Tropical Rainforests are well known for their high diversity and extreme examples of invertebrate fauna. The Atlantic forest is no exception and many charismatic groups are well represented.
REGUA has many scientists studying particular groups such as odonata, lepidoptera, treehoopers and thorn bugs, arachnids and praying mantis. Some of the most impressive sights in the forest are the swarms of army ants (Eciton burchellii) that travel in colonies of 100,000 to 2 million and forage across the forest floor for prey. When a swarm is found all the large-medium sized invertebrates in the area can be easily observed climbing up branches or fleeing from their nests and holes. Even top predators such as spiders and scorpions are at risk from these swarms, that can overpower prey much larger than the single ant. This is the period when many of the "ant" specialist birds can be seen hunting not the ants but the insects caught out in the open fleeing from the ants. I have come across several army ant swarms and always find a flurry of bird activity when I do.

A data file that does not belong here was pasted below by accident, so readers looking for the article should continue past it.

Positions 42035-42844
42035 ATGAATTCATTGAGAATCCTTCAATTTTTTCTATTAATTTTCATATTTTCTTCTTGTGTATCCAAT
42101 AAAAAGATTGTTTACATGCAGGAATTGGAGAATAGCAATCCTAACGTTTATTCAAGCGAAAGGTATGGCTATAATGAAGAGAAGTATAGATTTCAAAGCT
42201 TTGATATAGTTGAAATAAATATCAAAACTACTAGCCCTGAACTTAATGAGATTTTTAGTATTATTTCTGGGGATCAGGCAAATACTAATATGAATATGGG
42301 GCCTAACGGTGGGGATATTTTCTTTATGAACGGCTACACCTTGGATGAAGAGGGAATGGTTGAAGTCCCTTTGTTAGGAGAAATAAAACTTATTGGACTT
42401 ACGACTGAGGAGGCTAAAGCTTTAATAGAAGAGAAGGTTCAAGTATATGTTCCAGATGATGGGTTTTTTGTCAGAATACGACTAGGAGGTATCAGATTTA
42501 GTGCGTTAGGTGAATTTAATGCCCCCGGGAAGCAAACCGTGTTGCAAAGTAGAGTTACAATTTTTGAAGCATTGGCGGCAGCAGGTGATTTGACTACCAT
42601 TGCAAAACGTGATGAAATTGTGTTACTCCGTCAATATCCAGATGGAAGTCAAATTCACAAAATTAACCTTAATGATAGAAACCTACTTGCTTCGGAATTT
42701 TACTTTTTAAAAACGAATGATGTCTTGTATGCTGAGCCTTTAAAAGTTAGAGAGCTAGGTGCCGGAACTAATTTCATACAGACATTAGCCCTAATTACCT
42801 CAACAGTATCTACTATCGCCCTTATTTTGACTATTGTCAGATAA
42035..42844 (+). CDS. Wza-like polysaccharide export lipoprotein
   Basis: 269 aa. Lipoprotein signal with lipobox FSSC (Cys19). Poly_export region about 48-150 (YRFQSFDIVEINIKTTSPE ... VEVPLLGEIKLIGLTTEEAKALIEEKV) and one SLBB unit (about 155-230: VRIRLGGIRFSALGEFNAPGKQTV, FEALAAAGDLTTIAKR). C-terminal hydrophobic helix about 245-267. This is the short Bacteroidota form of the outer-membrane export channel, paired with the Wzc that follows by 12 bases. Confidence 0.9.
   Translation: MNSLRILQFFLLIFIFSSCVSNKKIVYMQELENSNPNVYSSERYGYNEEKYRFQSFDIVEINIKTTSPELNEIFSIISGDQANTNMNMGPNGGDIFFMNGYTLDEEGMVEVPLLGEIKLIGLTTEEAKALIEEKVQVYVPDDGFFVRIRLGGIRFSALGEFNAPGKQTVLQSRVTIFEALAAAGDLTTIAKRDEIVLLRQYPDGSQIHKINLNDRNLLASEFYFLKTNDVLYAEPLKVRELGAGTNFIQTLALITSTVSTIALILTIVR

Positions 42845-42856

Below is a selection of a few invertebrates from hundreds I have found in the reserve;
Golden orb web spider
Crab spider sp.
unidentified large beetle.
Stick insect sp.
Praying mantis sp.